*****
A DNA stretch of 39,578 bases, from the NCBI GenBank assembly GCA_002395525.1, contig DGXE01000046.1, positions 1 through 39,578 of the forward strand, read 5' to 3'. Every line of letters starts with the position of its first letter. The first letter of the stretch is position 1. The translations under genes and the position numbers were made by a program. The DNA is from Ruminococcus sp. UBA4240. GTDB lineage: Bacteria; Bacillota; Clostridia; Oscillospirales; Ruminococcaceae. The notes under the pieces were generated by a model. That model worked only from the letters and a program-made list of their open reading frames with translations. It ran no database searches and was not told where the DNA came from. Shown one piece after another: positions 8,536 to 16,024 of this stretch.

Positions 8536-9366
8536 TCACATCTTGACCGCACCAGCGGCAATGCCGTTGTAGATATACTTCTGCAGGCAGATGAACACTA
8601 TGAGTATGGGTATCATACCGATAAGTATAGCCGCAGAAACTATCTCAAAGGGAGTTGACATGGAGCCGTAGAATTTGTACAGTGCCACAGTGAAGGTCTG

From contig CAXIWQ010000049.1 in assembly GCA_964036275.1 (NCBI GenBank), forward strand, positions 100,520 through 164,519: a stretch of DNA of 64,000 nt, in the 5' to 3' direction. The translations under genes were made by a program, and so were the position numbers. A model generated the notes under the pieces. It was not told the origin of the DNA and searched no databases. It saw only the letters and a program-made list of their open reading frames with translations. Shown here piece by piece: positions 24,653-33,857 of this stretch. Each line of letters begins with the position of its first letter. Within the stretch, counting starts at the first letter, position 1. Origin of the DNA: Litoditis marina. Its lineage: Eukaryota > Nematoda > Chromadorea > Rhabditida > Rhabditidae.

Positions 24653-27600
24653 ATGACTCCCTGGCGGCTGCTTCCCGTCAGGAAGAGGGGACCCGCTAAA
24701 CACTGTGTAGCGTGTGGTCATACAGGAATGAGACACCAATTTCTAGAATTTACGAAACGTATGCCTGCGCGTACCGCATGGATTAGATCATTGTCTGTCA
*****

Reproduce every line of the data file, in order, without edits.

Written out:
A DNA stretch of 39,578 bases, from the NCBI GenBank assembly GCA_002395525.1, contig DGXE01000046.1, positions 1 through 39,578 of the forward strand, read 5' to 3'. Every line of letters starts with the position of its first letter. The first letter of the stretch is position 1. The translations under genes and the position numbers were made by a program. The DNA is from Ruminococcus sp. UBA4240. GTDB lineage: Bacteria; Bacillota; Clostridia; Oscillospirales; Ruminococcaceae. The notes under the pieces were generated by a model. That model worked only from the letters and a program-made list of their open reading frames with translations. It ran no database searches and was not told where the DNA came from. Shown one piece after another: positions 8,536 to 16,024 of this stretch.

Positions 8536-9366
8536 TCACATCTTGACCGCACCAGCGGCAATGCCGTTGTAGATATACTTCTGCAGGCAGATGAACACTA
8601 TGAGTATGGGTATCATACCGATAAGTATAGCCGCAGAAACTATCTCAAAGGGAGTTGACATGGAGCCGTAGAATTTGTACAGTGCCACAGTGAAGGTCTG

From contig CAXIWQ010000049.1 in assembly GCA_964036275.1 (NCBI GenBank), forward strand, positions 100,520 through 164,519: a stretch of DNA of 64,000 nt, in the 5' to 3' direction. The translations under genes were made by a program, and so were the position numbers. A model generated the notes under the pieces. It was not told the origin of the DNA and searched no databases. It saw only the letters and a program-made list of their open reading frames with translations. Shown here piece by piece: positions 24,653-33,857 of this stretch. Each line of letters begins with the position of its first letter. Within the stretch, counting starts at the first letter, position 1. Origin of the DNA: Litoditis marina. Its lineage: Eukaryota > Nematoda > Chromadorea > Rhabditida > Rhabditidae.

Positions 24653-27600
24653 ATGACTCCCTGGCGGCTGCTTCCCGTCAGGAAGAGGGGACCCGCTAAA
24701 CACTGTGTAGCGTGTGGTCATACAGGAATGAGACACCAATTTCTAGAATTTACGAAACGTATGCCTGCGCGTACCGCATGGATTAGATCATTGTCTGTCA